After a first-half lull, marijuana stocks are on fire once again -- and it's not hard to understand why.
To begin with, Canada is set to become the first industrialized country in the world to legalize recreational marijuana. Exactly six weeks from today, adult-use cannabis will go on sale in our neighbor to the north. When the industry is fully ramped up, we should be looking at billions of dollars in annual added revenue.
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Secondly, deals have been littering the cannabis space in 2018. Aside from Aurora Cannabis (NASDAQOTH: ACBFF) pulling off the largest marijuana acquisition in history (a $2.5 billion buyout of Ontario-based MedReleaf), it's Constellation Brands' $3.8 billion equity stake in Canopy Growth Corp. (NYSE: CGC) that's turned heads of late.
And lastly, there's the continued expansion of cannabis around the globe, and the possibility that the U.S. could eventually change its tune. Recently, Oklahoma became the 30th U.S. state to have passed broad-based medical cannabis laws. More importantly, though, a widening rift between President Trump and Attorney General Jeff Sessions, an ardent opponent of marijuana, has investors excited. Should Sessions be dismissed from his position, it would be a major win for the legal cannabis movement.
Add all of this up, and it's no surprise that the North American Marijuana Index -- a measure of the largest growers, ancillary players, and cannabinoid-based drugmakers in North America -- has nearly tripled in value over the trailing-12-month period and is up well over 650% since February 2016.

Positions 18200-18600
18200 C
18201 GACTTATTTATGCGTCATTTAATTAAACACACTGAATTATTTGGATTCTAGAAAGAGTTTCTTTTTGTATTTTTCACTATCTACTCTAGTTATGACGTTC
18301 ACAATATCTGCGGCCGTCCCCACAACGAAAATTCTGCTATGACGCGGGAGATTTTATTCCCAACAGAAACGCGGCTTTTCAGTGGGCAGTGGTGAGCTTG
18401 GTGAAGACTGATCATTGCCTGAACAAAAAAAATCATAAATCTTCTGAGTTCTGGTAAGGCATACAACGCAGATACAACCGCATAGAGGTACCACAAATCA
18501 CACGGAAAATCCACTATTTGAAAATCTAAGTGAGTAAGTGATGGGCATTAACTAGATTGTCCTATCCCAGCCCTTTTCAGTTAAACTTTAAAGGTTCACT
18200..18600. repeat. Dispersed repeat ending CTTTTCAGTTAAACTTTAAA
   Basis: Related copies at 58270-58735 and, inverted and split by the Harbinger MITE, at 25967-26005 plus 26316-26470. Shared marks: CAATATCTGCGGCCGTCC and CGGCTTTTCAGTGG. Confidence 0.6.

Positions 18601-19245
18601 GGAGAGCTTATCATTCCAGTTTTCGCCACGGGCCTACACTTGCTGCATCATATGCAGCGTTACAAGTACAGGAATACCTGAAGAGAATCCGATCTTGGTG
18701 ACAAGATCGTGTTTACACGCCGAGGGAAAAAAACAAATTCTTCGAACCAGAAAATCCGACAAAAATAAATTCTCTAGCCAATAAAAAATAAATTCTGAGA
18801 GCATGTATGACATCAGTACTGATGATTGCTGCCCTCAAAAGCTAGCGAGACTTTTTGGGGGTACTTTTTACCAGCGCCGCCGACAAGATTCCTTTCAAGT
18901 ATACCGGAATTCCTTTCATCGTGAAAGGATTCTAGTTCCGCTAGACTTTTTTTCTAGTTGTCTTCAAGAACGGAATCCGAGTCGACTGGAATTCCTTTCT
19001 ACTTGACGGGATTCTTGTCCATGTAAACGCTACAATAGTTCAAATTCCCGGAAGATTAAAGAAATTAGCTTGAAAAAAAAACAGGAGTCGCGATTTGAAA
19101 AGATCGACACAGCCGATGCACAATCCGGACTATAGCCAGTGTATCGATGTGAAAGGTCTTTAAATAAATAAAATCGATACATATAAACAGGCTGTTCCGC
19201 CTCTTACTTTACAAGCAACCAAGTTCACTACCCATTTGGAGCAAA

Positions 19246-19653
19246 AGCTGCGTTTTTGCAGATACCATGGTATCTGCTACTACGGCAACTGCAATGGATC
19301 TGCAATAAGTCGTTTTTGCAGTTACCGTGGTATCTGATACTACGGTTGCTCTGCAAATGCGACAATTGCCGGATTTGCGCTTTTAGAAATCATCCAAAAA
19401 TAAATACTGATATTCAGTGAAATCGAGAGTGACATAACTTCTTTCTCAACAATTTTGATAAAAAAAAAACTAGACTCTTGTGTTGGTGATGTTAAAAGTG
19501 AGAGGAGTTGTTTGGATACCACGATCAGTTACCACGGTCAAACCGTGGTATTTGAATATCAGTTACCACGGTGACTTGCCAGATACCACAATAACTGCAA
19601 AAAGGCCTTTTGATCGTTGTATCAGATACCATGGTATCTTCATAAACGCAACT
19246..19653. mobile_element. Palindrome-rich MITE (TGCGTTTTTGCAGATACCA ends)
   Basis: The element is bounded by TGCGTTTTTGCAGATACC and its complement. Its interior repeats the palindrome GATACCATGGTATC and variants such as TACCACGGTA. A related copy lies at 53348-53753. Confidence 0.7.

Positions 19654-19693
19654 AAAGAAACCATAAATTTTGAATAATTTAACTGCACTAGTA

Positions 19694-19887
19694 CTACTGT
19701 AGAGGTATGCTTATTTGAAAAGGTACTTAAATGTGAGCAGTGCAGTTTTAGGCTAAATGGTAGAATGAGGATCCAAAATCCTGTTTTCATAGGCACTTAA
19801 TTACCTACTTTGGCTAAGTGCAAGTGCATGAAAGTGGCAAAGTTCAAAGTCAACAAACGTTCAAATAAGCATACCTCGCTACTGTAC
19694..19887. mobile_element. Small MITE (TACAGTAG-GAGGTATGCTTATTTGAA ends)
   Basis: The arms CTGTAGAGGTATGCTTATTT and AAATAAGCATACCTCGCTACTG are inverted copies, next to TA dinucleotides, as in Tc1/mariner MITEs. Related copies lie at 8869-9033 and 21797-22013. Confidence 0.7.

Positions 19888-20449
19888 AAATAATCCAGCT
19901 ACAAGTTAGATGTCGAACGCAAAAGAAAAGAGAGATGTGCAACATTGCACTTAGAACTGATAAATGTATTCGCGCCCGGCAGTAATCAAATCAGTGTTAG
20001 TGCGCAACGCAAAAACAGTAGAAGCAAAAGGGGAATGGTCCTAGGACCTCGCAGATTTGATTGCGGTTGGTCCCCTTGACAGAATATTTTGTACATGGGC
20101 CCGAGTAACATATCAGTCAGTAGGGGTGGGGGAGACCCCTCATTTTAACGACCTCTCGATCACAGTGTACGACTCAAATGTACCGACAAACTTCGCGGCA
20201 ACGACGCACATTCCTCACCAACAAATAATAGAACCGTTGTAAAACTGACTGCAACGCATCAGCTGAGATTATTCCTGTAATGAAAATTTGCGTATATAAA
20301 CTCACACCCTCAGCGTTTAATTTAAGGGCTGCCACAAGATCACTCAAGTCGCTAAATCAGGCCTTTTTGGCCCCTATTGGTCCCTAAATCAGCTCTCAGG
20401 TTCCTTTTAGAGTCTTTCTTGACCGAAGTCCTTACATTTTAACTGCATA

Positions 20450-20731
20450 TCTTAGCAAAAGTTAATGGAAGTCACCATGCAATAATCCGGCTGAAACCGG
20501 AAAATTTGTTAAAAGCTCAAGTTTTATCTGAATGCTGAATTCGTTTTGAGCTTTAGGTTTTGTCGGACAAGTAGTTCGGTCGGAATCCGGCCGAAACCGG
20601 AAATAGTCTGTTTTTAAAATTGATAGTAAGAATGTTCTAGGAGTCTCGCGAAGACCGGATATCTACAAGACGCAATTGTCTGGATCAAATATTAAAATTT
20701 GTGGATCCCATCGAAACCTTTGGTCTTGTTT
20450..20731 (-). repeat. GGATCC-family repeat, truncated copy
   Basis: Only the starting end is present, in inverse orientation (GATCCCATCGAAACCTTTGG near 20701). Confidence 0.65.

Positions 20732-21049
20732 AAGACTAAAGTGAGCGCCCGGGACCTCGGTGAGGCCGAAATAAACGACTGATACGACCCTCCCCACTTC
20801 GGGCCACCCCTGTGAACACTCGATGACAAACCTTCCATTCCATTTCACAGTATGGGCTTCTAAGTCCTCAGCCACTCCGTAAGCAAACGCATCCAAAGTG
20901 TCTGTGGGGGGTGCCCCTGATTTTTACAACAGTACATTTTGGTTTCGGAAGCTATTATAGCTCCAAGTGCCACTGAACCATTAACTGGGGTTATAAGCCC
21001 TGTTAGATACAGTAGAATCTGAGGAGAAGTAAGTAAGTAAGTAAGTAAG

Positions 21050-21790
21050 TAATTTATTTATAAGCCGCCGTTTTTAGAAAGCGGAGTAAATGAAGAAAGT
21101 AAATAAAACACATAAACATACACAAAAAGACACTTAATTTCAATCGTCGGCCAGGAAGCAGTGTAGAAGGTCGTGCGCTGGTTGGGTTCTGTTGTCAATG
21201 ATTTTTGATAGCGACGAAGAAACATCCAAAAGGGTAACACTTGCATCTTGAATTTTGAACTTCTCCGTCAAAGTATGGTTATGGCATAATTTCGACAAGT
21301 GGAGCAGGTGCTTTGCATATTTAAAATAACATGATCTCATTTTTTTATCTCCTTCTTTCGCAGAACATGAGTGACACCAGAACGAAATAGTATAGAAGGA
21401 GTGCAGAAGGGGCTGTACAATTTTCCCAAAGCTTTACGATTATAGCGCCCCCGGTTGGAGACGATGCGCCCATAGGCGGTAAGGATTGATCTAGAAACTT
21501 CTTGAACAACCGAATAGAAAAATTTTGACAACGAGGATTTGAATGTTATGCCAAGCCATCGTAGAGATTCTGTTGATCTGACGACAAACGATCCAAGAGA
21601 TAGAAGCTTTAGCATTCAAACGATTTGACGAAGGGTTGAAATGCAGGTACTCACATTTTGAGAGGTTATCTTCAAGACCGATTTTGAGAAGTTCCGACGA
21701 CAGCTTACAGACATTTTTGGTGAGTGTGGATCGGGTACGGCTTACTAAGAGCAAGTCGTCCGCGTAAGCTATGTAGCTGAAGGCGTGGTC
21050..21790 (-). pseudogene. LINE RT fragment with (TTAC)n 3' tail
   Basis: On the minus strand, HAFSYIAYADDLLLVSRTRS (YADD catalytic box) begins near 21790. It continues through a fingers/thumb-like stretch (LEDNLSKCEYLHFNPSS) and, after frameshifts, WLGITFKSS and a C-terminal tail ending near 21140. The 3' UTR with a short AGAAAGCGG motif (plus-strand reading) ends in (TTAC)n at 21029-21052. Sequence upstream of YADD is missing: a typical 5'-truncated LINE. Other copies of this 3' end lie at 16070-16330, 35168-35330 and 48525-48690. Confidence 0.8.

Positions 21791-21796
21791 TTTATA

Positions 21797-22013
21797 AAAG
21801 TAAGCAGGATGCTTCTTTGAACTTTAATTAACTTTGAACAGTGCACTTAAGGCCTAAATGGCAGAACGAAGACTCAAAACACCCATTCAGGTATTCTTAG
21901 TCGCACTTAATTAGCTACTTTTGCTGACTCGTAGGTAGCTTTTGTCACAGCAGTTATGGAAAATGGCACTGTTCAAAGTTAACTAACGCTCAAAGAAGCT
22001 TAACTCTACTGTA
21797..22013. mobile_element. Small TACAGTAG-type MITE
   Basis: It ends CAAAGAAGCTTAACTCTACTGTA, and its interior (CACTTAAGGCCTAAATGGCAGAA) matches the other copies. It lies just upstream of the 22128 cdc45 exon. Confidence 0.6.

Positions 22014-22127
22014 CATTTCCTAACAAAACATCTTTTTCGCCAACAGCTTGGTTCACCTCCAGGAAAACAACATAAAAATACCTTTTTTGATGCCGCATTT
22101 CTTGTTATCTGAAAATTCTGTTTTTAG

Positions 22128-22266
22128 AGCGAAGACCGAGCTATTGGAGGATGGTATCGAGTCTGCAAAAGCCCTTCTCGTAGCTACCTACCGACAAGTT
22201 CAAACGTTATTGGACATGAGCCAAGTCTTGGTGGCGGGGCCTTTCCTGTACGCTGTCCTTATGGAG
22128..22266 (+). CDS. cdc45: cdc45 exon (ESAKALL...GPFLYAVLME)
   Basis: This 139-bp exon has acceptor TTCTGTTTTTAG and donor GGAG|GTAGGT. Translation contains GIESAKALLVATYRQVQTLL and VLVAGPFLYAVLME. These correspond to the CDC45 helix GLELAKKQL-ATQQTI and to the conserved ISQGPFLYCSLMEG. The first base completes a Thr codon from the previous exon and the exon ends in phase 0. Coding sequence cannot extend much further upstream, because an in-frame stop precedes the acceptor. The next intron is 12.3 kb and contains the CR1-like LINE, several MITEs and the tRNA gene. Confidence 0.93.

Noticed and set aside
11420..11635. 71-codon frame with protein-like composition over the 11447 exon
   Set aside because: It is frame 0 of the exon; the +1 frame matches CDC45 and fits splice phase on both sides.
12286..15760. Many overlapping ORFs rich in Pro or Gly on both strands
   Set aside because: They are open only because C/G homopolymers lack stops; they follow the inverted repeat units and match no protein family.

There's little denying that marijuana stocks are in a bubble
But what if I told you that marijuana stocks were clearly in a bubble that will, eventually, burst? Don't believe me? Here are three signs that suggest my bubble thesis will be proven correct.
1. Investors always overestimate the impact of the "next big thing"
The biggest knock marijuana stock investors have working against them is that each and every next-big-thing investment has overheated and retraced a lot of its gains over the past two decades. Whether we're talking about the advent of the internet, internet business-to-business commerce, decoding the human genome, 3D printing, or blockchain technology, the result has been the same in every instance: a burst bubble.
Now, this isn't to say that long-term investors weren't handsomely rewarded if they held on to key names in these industries over the long term. If you held your shares of Amazon or Netflix well after their bubbles burst, you've likely come out well ahead of your initial investment. But the key point here is that it takes time for an industry to mature -- even one that's been around illicitly for a long time. It's not going to happen overnight, and there will be unforeseen hiccups in the cannabis arena that catch investors off guard.
2. Profitability and dilution are being completely ignored
If history isn't enough of an indicator that pot stocks are in a bubble, then perhaps Wall Street's and investors' rampant disregard for profitability and dilution are proof enough.